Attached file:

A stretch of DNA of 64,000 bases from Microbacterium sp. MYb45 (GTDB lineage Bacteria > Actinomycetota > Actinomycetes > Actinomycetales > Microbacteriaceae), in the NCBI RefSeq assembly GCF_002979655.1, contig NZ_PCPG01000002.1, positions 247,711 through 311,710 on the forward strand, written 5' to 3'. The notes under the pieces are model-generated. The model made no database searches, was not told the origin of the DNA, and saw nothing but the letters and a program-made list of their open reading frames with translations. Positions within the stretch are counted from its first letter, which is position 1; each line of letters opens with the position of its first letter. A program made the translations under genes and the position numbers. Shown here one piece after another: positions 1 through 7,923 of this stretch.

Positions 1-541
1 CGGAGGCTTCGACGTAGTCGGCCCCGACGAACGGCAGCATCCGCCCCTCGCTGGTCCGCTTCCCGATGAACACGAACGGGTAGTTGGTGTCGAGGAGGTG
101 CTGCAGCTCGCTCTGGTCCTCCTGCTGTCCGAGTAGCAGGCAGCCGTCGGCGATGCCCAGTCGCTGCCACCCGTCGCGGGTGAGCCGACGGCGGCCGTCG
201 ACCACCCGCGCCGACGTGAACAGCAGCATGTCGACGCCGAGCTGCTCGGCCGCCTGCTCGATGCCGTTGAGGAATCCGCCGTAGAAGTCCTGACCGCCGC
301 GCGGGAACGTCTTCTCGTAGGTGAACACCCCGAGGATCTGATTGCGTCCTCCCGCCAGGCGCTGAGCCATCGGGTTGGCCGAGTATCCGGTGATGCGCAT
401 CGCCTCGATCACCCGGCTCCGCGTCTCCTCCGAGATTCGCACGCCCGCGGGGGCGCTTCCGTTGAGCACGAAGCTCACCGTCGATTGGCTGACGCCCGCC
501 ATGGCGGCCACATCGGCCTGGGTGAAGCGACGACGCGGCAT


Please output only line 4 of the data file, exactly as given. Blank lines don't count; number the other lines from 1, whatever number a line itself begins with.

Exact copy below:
101 CTGCAGCTCGCTCTGGTCCTCCTGCTGTCCGAGTAGCAGGCAGCCGTCGGCGATGCCCAGTCGCTGCCACCCGTCGCGGGTGAGCCGACGGCGGCCGTCG